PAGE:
Review by John Smythe 28th Feb 2018

Having launched NextStage Theatre in 2015 with her comedic two-hander Sleeping Around, and directed the even broader comedy Desperate Huttwives last year, Geraldine Brophy brings a classically poetic tone to her adaptation of Shakespeare’s Romeo and Juliet, romeojuliet@twilight.

Set in the present day Twilight Retirement Village, Romeo (Steven Ray), Juliet (Perry Piercy), Mercutio (K C. Kelly) and Gregory (Edward Campbell) are ageing village residents – a premise similar to the Butterfly Creek Theatre Troupe’s Bard In The Yard/ NZ Fringe 2007 production of A Midsummer Night’s Dream, directed by Florence McFarlane.

The difference is that while BCTT played Shakespeare’s full play only slightly tweaked, Brophy blends portions of the Bard’s text with new dialogue and reassigns roles and functions within a plot that echoes elements of the Romeo and Juliet we all know well.

My initial feeling is that romeojuliet@twilight seems to rely on our having reasonable knowledge of the original story. On the other hand the inversions, twists and deviations are so numerous there may be value in not becoming preoccupied with the differences and abandoning oneself to the way it is.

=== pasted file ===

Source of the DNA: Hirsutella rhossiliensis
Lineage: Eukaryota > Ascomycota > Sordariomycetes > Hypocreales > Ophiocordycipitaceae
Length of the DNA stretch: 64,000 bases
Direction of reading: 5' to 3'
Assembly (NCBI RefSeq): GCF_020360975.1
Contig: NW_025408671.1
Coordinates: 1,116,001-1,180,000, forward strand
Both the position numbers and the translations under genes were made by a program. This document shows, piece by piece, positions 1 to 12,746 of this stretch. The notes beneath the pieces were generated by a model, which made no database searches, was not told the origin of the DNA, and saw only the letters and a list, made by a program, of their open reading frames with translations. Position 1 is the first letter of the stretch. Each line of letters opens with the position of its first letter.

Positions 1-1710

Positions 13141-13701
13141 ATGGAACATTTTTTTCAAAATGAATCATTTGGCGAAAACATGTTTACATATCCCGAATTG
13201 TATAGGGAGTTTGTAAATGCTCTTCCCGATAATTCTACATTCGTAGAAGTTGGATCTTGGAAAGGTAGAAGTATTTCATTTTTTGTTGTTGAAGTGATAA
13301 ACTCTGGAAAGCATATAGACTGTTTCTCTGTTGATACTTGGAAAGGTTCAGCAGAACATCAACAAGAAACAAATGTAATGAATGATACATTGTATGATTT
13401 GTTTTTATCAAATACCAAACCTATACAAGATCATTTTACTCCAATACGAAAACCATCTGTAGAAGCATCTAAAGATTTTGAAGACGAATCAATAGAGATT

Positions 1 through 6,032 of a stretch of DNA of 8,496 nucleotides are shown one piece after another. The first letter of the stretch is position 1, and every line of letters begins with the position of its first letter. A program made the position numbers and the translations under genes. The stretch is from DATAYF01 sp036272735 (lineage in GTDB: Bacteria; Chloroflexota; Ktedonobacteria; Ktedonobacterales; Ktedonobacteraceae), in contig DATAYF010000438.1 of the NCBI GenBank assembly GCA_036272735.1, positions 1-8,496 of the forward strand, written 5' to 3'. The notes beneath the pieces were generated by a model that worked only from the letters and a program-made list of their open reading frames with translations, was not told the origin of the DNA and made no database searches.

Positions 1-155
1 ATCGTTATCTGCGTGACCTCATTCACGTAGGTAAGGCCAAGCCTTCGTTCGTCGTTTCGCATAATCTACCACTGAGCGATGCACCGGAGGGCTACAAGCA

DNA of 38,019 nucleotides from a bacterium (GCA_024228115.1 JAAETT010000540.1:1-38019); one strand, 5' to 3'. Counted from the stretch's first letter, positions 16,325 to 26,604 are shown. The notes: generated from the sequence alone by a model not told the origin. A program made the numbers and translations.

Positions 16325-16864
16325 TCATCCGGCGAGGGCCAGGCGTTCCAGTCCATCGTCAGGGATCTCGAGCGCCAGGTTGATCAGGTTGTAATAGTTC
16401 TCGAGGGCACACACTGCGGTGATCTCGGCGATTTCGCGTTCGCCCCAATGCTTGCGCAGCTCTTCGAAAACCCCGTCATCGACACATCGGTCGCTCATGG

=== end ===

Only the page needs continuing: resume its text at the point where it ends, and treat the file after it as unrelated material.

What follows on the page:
The pressures of NZ Festival and Fringe commitments mean I am only able to view and review the final dress rehearsal, at which I’m the sole audience member. The seasoned professionals – mentioned above, and Hilary Norris as Nurse 1, Sabrina Martin as Juliet’s granddaughter Lady Capulet and Alex Greig as her co-conspirator Paris – are good and ready. Others may rise to the occasion with more confidence when there’s a larger audience in, although the pervading air of bewilderment from actual residents of Summerset Villages in Trentham, Aotea and Kapiti Coast is not unconducive to the premise and setting.

Large black and white chess pieces, representing the “two households” holding a grudge “where civil blood makes civil hands unclean” are clustered on an otherwise bare stage, and the costumes are black and white too (Brophy is also the production designer).